Trip reports

Coach outing to Holy Island and Lindisfarne NNR

Coach outing to Holy Island and Lindisfarne NNR
Lunchtime! - Winnie Thomson

Sunday, 14 May 2017

What a glorious day for our outing; warm sun, clear skies, brilliant light and no wind. It has to be said that some eyes were on the ice cream van as well as the birds as a necessary way of cooling down.
Heading firstly into the village we encountered 3 common members of the crow family, lots of starlings, and gutterings busy with house sparrows. The trees of the Vicarage garden and churchyard area gave us chaffinch, goldfinch, wren, robin, mistle thrush, blackbird, woodpigeon, collared dove and blue tit. It was really good to see a spotted flycatcher but, despite our efforts, we couldn't locate the calling chiffchaff. Likewise, the great tit and yellowhammers were playing hard-to-get.

The views across to St. Cuthbert's Island and out across the sands were excellent. There were lots of St. Cuthbert's "own" duck, the eider, and cormorant, grey heron, goosander, oystercatcher, lapwing, turnstone, dunlin, redshank, bar-tailed godwit and curlew. However, the stars of the waders were the golden and grey plovers, looking dazzling in their summer finery.

Clambering up onto the section of whinsill called The Heugh we congregated at the former coastguard station lookout tower where Gill, one of the Lindisfarne Reserve volunteers, gave us a talk about the work that Natural England is doing on the island. At this time of year they do intensive nest-site protection for ringed plovers and 4 species of tern. We could see the fenced-off areas, and the swirling flocks of sandwich, common and arctic tern, but the little tern nesting site was a bit further away, and our scopes didn't pick up any of these. We were fascinated by the terns' regular "dread" behaviour. When disturbed by something they all took off as one and whirled around before settling back onto the sand. Also from this vantage point we saw hundreds of grey seals hauled out on the sands, and looking like an expanse of grey boulders. There are in the region of 2600 grey seals on the Reserve.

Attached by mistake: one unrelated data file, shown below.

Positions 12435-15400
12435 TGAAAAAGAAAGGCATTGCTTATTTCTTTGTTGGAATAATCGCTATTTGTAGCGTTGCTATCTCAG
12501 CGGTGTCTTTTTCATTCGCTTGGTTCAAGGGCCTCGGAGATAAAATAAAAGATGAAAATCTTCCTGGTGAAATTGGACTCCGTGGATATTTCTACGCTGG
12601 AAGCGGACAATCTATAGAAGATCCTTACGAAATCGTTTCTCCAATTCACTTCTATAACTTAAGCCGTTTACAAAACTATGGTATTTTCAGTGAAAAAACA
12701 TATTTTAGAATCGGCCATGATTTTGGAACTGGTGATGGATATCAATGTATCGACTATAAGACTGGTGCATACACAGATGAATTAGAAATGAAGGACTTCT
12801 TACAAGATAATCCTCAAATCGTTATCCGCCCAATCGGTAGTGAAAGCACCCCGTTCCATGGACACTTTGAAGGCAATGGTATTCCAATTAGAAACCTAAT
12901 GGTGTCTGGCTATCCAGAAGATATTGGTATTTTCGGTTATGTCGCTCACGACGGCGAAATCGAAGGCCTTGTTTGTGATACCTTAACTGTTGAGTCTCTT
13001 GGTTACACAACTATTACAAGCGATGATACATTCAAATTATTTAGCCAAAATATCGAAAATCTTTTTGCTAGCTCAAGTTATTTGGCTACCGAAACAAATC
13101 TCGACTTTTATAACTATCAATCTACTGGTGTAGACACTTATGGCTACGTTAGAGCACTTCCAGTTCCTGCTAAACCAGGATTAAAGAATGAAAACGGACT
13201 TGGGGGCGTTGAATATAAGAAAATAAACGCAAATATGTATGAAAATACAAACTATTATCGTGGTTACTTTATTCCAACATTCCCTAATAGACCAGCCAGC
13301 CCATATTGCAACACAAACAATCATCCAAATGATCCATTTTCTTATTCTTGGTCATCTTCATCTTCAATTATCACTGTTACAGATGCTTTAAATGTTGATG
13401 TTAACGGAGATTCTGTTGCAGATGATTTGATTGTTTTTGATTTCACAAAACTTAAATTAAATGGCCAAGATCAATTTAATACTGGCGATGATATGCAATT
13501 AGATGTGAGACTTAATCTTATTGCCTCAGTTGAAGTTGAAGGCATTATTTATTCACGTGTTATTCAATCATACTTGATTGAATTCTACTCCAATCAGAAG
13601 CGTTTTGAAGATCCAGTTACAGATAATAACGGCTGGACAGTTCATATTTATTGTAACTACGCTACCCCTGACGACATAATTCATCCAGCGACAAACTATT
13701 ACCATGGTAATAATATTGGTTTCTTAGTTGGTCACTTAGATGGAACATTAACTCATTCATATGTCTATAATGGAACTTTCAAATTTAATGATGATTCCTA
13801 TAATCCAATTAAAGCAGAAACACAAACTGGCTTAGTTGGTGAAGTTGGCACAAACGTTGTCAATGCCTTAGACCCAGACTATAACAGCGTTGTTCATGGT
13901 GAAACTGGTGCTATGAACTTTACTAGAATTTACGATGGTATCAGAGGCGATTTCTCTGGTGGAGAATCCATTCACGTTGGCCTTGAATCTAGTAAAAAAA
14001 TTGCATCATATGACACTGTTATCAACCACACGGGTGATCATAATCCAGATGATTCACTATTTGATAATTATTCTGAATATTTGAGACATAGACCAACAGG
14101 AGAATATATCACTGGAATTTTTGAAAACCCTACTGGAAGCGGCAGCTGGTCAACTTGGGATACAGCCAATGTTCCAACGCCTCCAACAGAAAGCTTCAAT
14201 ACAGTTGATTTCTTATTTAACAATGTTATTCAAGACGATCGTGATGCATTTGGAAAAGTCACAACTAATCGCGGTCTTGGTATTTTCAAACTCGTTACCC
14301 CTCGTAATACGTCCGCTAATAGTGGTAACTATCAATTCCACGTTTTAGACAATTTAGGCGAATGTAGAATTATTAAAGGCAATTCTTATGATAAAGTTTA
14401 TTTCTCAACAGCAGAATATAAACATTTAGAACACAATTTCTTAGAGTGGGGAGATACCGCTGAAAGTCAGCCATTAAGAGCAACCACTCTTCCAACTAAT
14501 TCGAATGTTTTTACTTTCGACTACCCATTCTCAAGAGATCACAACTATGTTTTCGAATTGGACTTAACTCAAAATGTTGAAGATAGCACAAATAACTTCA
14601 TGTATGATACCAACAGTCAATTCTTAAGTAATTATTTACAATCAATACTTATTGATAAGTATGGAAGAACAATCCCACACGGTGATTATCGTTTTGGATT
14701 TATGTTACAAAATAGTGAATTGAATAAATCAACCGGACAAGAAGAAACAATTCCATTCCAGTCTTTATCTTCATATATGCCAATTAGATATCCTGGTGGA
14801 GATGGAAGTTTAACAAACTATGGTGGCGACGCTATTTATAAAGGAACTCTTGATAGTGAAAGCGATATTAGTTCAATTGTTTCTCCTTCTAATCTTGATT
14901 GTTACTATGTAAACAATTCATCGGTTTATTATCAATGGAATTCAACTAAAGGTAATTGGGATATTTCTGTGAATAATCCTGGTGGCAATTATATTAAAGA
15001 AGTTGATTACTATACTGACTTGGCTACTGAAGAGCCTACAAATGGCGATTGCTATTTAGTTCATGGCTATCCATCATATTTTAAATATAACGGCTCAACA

Moving down to the harbour area we added ringed plover, meadow pipit, pied wagtail and 3 species of gull; blacked-headed, herring and lesser black-backed to our sightings. Due to weeks of dry weather the Rocket Field pond was dry, so we headed back for lunch and a spot of sun-bathing while watching the swallows and swifts chasing insects.

In the afternoon we set off along the Straight Lonnen, which turned out to be quieter than expected. House martins and stock doves were around the farm, and a young song thrush was doing its best to hammer the shell of a snail. Skylarks were abundant, and linnet and pheasant were seen, plus several deer. Heading across the island to Emmanuel Head we were cautious not to step on the numerous "woolly bear" caterpillars of the tiger moths, and wheatear, stonechat and kestrel were noted.
Looking out over the North Sea we watched passing fulmars and gannets. 3 flying puffins, a manx shearwater, shelduck and guillemot were seen. Our next stop was the hide where we added sedge warbler, reed bunting, mute swan, mallard and moorhen.

We wandered back to the village - well, another ice cream wouldn't go amiss - and discussed the butterflies seen during the day. These included green veined white, wall, tortoiseshell, orange tip, red admiral, painted lady, and a fritillary of some sort, possibly a "dark green" that are found on the Island.
Adding Canada goose and common buzzard seen from the coach, we noted that our faces needed after-sun cream, and settled in for a relaxed journey home.

Val Donaldson,
Coach Outings Organiser